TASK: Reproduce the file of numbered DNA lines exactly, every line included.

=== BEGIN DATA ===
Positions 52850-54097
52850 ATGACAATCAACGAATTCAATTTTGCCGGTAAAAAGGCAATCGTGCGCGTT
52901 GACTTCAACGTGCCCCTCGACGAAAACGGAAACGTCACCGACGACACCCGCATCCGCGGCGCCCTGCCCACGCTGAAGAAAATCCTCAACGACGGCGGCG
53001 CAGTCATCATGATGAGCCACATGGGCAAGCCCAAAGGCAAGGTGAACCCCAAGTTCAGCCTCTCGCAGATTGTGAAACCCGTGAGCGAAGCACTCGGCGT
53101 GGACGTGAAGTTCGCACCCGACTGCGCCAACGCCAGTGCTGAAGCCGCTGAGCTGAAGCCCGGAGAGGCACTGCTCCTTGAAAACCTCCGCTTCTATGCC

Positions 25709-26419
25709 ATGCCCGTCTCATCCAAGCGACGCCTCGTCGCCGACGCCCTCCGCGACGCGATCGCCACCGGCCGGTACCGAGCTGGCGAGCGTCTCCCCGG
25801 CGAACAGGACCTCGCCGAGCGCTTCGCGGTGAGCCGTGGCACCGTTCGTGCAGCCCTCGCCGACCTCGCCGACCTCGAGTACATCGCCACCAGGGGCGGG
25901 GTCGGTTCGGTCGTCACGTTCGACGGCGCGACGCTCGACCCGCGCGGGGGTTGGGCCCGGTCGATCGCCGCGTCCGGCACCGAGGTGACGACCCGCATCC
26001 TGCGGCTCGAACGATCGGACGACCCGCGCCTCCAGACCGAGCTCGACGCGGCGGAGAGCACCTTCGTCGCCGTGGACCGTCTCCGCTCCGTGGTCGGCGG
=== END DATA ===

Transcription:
Positions 52850-54097
52850 ATGACAATCAACGAATTCAATTTTGCCGGTAAAAAGGCAATCGTGCGCGTT
52901 GACTTCAACGTGCCCCTCGACGAAAACGGAAACGTCACCGACGACACCCGCATCCGCGGCGCCCTGCCCACGCTGAAGAAAATCCTCAACGACGGCGGCG
53001 CAGTCATCATGATGAGCCACATGGGCAAGCCCAAAGGCAAGGTGAACCCCAAGTTCAGCCTCTCGCAGATTGTGAAACCCGTGAGCGAAGCACTCGGCGT
53101 GGACGTGAAGTTCGCACCCGACTGCGCCAACGCCAGTGCTGAAGCCGCTGAGCTGAAGCCCGGAGAGGCACTGCTCCTTGAAAACCTCCGCTTCTATGCC

Positions 25709-26419
25709 ATGCCCGTCTCATCCAAGCGACGCCTCGTCGCCGACGCCCTCCGCGACGCGATCGCCACCGGCCGGTACCGAGCTGGCGAGCGTCTCCCCGG
25801 CGAACAGGACCTCGCCGAGCGCTTCGCGGTGAGCCGTGGCACCGTTCGTGCAGCCCTCGCCGACCTCGCCGACCTCGAGTACATCGCCACCAGGGGCGGG
25901 GTCGGTTCGGTCGTCACGTTCGACGGCGCGACGCTCGACCCGCGCGGGGGTTGGGCCCGGTCGATCGCCGCGTCCGGCACCGAGGTGACGACCCGCATCC
26001 TGCGGCTCGAACGATCGGACGACCCGCGCCTCCAGACCGAGCTCGACGCGGCGGAGAGCACCTTCGTCGCCGTGGACCGTCTCCGCTCCGTGGTCGGCGG